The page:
Sneha Lees writes on Boon Wurrung land. Her writing has been featured in The Guardian, ABC Everyday, SBS Voices, South Asian Today and The Big Issue among other publications. Her book GOOD INDIAN DAUGHTER was published by Affirm Press in May 2021 under the pseudonym Ruhi Lee. In 2019, she was a recipient of the Neilma Sidney Literary Travel Fund and her manuscript was shortlisted for the Penguin Random House Write it Fellowship. In 2020, she was commissioned to write for Multicultural Arts Victoria’s Shelter program. She holds a Bachelor of Arts (International Studies) and Bachelor of Commerce (Human Resource Management) from Monash University and is now studying Screen Production at The Compton School, University of Canberra. She is currently working on a screenplay. 

This year has been a wild ride in so many ways (more about that at a later date) and, as usual, reading has provided solace, sustenance, challenge, and adventure. I’ve reached the point where I’d like to be given home-detention so all I can do is read; being given home-library detention would be even better. For what it’s worth – very little, most likely – the following are the books that got beneath my skin this year. Needless to say, if I made the list tomorrow, it would probably be different. In any case, here goes.

Position Doubtful: mapping landscape and memory by Kim Mahood (Scribe) is a fearlessly articulate – and appropriately dry-eyed – love-letter to the Australian desert, in particular the Tanimi. So very skillfully Mahood takes us through her decades-long experience of that part of the world, slowly revealing what to many (most?) will always be a place of both mystery and spirit. Threaded throughout are observations about friendship and the search for home. Sublime.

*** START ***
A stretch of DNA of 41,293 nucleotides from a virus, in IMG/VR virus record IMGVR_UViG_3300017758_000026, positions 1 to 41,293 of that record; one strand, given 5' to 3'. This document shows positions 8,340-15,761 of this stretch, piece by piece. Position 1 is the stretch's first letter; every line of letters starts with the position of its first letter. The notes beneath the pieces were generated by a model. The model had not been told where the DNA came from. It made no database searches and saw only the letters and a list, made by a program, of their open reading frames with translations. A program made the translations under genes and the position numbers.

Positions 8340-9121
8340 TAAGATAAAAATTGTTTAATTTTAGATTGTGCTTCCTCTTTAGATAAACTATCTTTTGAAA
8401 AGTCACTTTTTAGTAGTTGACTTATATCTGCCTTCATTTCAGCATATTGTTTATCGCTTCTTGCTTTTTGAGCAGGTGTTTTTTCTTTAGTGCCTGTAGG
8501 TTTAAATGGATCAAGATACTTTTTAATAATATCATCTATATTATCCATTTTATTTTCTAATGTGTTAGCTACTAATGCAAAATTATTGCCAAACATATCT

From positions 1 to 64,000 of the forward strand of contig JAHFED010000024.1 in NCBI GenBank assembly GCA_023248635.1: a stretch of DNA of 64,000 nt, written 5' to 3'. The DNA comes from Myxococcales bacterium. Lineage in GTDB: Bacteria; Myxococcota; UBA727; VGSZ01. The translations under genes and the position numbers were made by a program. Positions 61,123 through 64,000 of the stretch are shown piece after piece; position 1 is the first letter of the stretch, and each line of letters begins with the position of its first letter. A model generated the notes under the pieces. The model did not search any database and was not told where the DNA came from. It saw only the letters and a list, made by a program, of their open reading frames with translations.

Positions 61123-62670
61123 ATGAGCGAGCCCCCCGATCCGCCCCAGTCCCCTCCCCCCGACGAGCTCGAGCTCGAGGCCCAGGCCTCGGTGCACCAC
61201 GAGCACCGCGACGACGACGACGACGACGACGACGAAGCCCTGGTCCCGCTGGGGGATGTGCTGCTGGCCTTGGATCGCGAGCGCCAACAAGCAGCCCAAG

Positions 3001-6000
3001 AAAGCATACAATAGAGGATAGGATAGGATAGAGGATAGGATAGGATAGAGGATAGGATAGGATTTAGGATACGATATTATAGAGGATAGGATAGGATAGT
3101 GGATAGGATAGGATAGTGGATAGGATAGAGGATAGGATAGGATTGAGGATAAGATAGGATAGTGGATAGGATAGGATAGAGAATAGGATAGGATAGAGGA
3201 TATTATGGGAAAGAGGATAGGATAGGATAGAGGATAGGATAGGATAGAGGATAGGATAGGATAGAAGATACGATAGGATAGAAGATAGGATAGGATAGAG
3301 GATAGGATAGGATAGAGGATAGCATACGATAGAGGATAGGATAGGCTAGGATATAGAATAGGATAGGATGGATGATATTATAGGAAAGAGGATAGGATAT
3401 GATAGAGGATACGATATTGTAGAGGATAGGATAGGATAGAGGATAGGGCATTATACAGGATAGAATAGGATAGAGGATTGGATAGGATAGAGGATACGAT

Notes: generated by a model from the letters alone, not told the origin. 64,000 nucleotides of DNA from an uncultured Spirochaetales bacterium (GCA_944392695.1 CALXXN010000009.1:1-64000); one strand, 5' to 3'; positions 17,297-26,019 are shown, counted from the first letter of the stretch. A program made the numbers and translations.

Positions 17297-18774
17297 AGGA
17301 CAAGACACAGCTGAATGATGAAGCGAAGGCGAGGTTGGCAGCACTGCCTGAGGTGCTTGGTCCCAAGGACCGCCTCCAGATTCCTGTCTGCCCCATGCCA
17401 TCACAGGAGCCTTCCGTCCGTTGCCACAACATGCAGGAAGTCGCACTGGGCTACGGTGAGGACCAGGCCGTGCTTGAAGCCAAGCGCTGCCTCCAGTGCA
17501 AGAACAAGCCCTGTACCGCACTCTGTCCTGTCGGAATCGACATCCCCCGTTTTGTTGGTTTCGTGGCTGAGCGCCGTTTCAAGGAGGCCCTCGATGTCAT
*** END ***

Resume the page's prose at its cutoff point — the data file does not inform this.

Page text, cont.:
Despite, or because of, my advancing years, I very much enjoyed No Way! Okay Fine by Brodie Lancaster (Hachette). Sub-titled ‘a memoir of pop culture, feminism and feelings’, Lancaster adroitly explores a range of challenging issues, such as body image, love in all its often messy and confusing guises, and the pleasures and power of pop music. Even though at heart I remain a skinny-black-jeans-wearing indy-music kid, I was genuinely moved by Lancaster’s adoration of pop-music stars such as One Direction, Kanye West, and Taylor Swift. Thoughtful and entertaining.

Josephine Wilson’s Extinctions (UWAP) won this year’s Miles Franklin Literary Award and deservedly so. The story focuses on a man, a retired structural engineer, who has recently moved to a retirement village. It takes an enormous amount of skill to build narrative momentum out of such a constrained scenario, but gradually Wilson goes deeper and deeper into the man’s history and his family environment. What especially appeals is the humour, the knife-sharp prose, and the sheer ambition. A unique reading experience.